In a first census of birds in 7 biodiversity parks in the city, 159 species were counted


A bird census conducted in the seven biodiversity parks in Delhi last month counted 159 species of birds. This is the first census of this type carried out systematically jointly in all the city’s biodiversity parks.

A total of 23,907 birds were counted. The highest number of species, 99, has been recorded in Delhi’s oldest biodiversity park – Yamuna Biodiversity Park near Wazirabad, which was established in 2002 and has both forest and wetland ecosystems .

This was followed by the Aravalli Biodiversity Park near Vasant Kunj where 92 species of birds have been recorded. Kalindi Biodiversity Park recorded 73 species, while 69 species were counted at Tughlaqabad Biodiversity Park. A smaller number of species were counted in Kamala Nehru Biodiversity Park (66 species), Tilpath Valley Biodiversity Park (59 species) and Neela Hauz Biodiversity Park (36 species).

The census, conducted Feb. 23-26, recorded species like the brown shrike, eastern orpheus warbler and steppe eagle, said Aisha Sultana, wildlife ecologist with the Center’s Biodiversity Parks Program. for Environmental Management of Degraded Ecosystems from the University of Delhi. The highest numbers were Jungle Babblers, Parakeets, Bulbuls and Cormorants.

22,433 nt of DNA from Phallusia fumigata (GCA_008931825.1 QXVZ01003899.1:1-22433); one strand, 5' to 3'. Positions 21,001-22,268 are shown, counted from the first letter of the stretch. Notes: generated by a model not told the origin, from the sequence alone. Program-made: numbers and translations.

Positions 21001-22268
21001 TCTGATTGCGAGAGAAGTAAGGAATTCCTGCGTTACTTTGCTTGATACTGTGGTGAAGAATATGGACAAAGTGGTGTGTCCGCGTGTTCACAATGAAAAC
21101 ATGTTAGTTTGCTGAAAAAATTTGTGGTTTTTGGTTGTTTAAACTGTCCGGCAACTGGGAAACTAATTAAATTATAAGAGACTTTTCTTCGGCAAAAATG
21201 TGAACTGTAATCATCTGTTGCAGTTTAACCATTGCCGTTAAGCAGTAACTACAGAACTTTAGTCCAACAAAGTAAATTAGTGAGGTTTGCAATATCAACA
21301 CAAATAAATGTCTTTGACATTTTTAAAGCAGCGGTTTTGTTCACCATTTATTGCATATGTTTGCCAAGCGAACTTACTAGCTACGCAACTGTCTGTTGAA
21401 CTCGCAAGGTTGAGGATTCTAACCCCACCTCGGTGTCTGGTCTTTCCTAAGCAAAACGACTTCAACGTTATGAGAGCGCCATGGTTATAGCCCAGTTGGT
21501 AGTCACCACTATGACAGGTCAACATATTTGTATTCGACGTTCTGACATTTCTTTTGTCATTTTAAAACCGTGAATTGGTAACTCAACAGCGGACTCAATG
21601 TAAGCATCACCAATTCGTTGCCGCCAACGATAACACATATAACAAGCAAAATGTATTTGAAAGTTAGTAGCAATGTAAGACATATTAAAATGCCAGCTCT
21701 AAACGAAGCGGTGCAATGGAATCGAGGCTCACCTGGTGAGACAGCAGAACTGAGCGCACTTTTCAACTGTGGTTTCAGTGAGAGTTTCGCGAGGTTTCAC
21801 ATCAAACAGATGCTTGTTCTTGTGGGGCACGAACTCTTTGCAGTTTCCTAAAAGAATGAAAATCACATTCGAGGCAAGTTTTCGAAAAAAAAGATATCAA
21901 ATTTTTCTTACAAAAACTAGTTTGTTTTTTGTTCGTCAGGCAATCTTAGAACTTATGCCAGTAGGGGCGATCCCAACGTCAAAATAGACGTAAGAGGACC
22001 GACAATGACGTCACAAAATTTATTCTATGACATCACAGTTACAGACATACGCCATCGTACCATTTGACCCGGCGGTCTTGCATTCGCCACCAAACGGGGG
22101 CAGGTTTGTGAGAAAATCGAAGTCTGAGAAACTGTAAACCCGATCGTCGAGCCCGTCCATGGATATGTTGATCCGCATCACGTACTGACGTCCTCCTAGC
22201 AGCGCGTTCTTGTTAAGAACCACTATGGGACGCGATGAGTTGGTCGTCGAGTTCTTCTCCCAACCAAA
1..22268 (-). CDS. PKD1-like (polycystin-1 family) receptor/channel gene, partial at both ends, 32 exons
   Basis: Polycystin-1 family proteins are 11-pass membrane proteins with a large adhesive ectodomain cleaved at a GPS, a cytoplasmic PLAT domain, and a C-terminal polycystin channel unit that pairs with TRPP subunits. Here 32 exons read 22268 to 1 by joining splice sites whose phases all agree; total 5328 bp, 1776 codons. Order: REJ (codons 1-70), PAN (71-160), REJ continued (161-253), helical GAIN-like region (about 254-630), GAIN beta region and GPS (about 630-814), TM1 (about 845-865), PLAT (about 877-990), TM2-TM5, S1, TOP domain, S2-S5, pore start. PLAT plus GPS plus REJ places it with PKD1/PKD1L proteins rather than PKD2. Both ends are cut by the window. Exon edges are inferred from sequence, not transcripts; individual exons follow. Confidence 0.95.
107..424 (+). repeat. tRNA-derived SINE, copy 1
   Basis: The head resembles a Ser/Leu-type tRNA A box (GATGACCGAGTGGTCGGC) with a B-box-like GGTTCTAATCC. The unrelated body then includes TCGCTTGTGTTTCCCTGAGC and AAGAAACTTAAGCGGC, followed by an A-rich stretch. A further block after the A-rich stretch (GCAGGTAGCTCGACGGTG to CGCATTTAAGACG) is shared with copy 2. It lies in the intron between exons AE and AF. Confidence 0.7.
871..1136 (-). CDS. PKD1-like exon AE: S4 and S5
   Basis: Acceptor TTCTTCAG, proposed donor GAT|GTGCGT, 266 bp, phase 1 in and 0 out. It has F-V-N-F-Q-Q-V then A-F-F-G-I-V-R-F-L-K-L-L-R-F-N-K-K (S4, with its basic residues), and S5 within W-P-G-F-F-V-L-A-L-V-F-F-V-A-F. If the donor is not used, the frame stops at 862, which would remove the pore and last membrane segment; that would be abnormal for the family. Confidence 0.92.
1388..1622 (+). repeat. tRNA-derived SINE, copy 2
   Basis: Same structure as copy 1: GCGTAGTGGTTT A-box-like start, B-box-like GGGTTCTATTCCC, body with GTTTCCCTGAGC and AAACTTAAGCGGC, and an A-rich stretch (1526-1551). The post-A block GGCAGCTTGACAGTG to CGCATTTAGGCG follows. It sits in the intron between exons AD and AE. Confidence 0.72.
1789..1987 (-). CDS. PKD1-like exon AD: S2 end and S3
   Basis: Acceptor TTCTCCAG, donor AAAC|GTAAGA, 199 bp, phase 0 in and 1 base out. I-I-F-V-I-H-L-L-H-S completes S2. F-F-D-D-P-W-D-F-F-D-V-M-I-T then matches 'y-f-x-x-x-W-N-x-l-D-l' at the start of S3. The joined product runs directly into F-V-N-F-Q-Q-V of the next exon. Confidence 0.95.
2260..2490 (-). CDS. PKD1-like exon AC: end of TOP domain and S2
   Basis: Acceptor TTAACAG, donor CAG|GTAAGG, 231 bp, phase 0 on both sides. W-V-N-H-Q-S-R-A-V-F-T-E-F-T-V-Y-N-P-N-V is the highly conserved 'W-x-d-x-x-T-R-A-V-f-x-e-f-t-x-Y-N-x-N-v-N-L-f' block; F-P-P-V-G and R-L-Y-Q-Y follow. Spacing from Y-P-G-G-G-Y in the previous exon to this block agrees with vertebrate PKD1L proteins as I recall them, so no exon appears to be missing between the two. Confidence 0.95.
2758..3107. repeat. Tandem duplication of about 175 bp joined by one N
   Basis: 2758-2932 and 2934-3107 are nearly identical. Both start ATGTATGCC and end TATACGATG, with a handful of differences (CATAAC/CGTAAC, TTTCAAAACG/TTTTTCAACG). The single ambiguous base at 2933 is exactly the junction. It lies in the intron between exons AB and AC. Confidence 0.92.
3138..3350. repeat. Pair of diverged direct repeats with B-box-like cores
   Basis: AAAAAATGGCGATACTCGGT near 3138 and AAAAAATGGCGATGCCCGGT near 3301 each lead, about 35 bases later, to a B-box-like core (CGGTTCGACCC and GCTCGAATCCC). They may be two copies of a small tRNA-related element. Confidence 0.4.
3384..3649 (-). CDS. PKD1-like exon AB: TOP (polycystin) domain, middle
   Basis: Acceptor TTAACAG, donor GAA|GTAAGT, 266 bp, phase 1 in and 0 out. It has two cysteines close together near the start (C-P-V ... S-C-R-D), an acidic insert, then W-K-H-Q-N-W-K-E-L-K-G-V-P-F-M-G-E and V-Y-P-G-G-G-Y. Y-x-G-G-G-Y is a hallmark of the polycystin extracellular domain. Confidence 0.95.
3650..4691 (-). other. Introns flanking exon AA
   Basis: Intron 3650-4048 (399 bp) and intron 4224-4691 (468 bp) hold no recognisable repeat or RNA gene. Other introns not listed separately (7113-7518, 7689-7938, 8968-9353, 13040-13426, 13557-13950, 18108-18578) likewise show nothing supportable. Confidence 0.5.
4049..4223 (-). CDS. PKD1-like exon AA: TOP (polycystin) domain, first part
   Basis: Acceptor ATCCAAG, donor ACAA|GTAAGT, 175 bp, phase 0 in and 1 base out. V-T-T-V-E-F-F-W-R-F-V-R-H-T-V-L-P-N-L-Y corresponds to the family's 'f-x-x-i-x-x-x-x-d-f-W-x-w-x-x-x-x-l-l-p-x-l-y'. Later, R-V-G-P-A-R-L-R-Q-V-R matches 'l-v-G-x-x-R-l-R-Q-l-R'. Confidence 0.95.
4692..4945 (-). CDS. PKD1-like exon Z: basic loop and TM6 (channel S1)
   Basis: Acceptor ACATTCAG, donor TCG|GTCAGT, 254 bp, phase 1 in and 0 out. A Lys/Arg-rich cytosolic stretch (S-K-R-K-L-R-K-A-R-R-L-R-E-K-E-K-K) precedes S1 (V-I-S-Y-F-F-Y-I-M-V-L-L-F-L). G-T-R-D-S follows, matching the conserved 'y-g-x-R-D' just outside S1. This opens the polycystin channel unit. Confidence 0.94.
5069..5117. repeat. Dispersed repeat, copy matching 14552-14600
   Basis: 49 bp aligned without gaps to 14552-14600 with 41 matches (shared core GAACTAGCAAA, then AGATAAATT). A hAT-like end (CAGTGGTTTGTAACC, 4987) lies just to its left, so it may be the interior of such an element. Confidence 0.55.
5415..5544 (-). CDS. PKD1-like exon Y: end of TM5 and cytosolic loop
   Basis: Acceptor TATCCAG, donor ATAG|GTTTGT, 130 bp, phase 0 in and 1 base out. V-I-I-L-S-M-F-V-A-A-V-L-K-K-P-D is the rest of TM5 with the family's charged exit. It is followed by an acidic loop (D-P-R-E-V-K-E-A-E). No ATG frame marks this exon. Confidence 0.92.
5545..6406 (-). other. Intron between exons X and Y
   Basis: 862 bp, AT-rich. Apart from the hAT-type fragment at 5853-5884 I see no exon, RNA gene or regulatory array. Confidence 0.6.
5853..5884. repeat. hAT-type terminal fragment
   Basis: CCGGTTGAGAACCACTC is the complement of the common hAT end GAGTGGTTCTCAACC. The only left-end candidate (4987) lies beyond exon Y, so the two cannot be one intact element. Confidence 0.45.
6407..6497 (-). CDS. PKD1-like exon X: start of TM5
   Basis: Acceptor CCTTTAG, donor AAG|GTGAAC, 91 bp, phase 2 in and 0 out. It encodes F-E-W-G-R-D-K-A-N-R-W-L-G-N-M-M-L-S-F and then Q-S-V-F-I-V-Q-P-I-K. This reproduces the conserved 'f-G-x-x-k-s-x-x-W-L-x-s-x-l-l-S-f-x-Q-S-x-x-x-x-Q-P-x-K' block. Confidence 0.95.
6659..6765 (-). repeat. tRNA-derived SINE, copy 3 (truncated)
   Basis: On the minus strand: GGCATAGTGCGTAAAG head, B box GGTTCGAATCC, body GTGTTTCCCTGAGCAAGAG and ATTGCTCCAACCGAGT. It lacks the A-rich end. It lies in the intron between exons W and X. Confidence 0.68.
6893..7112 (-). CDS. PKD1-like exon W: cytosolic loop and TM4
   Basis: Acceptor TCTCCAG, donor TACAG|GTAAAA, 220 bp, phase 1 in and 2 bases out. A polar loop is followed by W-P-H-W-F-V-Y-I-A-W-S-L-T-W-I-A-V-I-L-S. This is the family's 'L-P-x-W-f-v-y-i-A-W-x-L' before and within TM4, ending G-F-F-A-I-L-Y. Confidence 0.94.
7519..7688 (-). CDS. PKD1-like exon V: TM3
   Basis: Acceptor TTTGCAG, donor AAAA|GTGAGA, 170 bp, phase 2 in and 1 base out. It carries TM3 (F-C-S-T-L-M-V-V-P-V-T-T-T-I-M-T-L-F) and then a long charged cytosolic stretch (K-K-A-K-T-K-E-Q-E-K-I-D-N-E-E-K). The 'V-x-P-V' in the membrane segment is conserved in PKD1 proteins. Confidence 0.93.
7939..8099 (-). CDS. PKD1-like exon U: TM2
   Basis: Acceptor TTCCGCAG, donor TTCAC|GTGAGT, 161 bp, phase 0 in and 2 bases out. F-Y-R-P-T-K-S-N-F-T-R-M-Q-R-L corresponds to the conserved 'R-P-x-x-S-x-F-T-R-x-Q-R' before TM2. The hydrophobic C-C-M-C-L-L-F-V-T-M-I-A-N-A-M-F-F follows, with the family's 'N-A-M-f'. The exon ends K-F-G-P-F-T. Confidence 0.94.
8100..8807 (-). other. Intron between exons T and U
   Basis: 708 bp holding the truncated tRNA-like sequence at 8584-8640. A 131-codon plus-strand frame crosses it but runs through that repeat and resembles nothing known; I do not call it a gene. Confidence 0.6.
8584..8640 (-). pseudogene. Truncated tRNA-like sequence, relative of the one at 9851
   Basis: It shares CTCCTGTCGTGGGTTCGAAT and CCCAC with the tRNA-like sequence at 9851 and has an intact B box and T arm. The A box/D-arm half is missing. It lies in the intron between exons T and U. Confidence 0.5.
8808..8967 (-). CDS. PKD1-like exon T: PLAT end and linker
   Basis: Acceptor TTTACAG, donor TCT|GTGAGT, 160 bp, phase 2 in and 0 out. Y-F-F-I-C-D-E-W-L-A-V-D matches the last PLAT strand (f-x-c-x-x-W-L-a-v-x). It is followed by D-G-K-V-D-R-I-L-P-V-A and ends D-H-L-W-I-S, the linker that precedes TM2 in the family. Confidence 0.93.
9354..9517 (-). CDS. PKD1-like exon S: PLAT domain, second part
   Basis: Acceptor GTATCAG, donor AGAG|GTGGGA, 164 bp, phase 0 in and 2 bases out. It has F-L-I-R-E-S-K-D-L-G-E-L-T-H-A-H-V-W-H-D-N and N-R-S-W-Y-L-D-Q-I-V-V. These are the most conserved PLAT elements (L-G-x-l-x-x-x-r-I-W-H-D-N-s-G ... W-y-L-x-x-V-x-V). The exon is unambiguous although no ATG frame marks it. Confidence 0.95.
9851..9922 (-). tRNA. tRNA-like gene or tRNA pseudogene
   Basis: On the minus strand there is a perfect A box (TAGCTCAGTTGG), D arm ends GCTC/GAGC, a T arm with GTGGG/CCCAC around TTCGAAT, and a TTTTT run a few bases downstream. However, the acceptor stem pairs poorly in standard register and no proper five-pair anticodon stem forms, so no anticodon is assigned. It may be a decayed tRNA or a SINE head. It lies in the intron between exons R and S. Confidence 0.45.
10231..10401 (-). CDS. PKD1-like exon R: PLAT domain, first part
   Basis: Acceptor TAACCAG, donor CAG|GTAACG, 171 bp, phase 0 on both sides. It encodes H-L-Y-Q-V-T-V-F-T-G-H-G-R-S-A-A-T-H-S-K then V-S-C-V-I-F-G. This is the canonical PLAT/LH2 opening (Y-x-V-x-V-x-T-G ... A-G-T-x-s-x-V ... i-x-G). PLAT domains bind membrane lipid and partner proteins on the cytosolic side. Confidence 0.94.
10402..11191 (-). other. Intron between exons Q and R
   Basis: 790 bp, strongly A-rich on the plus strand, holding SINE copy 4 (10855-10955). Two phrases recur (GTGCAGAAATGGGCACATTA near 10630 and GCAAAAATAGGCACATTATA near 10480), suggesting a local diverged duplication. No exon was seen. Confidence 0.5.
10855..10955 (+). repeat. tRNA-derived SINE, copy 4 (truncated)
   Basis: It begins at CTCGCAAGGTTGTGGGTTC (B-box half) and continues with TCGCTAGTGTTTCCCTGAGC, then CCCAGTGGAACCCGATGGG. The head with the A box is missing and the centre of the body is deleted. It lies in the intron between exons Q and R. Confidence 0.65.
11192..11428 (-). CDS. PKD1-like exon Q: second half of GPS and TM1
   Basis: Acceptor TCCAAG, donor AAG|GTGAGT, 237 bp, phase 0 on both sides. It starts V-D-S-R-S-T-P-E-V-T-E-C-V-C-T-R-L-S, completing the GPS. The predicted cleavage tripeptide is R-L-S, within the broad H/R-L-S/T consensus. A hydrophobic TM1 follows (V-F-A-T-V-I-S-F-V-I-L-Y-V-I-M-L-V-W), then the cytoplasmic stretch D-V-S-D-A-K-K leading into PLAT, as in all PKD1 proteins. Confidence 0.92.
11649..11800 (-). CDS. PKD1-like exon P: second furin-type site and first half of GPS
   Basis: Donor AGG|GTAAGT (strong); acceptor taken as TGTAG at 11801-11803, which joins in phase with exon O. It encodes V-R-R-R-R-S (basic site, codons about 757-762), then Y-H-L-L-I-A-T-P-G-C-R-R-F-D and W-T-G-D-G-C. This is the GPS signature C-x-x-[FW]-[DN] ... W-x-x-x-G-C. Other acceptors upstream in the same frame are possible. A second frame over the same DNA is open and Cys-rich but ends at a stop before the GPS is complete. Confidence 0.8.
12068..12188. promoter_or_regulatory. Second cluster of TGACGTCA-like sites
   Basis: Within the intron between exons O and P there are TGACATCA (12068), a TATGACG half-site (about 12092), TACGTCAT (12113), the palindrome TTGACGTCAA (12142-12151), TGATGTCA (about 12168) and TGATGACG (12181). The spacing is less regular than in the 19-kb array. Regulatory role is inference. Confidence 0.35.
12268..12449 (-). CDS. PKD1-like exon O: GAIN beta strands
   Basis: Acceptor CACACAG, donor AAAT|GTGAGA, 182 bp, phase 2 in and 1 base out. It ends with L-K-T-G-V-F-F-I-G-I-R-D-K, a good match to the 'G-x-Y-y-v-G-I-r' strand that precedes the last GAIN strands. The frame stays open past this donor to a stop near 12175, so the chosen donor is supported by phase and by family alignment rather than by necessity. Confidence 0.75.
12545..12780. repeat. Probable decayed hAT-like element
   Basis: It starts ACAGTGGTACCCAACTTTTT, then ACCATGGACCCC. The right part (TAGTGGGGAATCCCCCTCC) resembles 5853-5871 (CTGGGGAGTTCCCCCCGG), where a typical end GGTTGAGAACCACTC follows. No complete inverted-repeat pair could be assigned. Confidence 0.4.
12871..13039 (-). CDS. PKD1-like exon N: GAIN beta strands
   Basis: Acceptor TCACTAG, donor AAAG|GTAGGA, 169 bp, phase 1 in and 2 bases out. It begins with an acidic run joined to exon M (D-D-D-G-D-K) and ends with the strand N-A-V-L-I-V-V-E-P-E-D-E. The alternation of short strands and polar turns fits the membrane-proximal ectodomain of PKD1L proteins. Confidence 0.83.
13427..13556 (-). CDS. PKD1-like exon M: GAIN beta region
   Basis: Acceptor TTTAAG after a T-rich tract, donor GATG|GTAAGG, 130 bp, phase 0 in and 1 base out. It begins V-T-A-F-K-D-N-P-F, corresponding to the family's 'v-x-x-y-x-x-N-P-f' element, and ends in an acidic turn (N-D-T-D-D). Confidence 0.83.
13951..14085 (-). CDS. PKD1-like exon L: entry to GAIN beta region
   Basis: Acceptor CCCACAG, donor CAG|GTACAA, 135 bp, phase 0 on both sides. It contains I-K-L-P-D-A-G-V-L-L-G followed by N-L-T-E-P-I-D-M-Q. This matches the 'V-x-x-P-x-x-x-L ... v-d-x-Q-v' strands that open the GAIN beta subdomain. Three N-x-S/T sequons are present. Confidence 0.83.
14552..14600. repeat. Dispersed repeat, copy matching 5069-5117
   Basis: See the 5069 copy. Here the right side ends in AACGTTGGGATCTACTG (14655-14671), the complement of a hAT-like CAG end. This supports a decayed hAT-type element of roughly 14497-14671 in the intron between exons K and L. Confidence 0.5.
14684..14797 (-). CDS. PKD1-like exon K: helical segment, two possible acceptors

The census made it possible to compare different types of habitats – forests, wetlands, grasslands and shrubs, which have been recreated in these biodiversity parks, she said. How the birds occupy these habitats and whether they are in the upper, middle or lower canopy were also observed.

A total of 94 resident species, 57 migratory species and five summer migrant species have been recorded. The Purple Sunbird was found to be the only bird that feeds on flower nectar.

The species counted are a very good number, said Ms Shah Hussain, lead scientist of the Aravalli Biodiversity Park, where efforts have been made to restore the natural ecosystem of the Aravallis in former mining pits. The parks are “restored” habitats for birds, and the census indicates that they have provided birds with nesting and breeding space, he said.

Faiyaz Khudsar, the scientist in charge of the biodiversity parks program, said data is also collected on mammals and butterflies in these parks, which can help map changes in a few years. Ground-nesting birds could decline due to unseasonal rainfall and Yamuna flooding which may impact ground vegetation, he pointed out.

“When we have data for a few years, we can see what kind of species are affected by climate change,” he added.

The biodiversity parks span the natural landscapes of the Yamuna River and the Aravalli ranges of hills.


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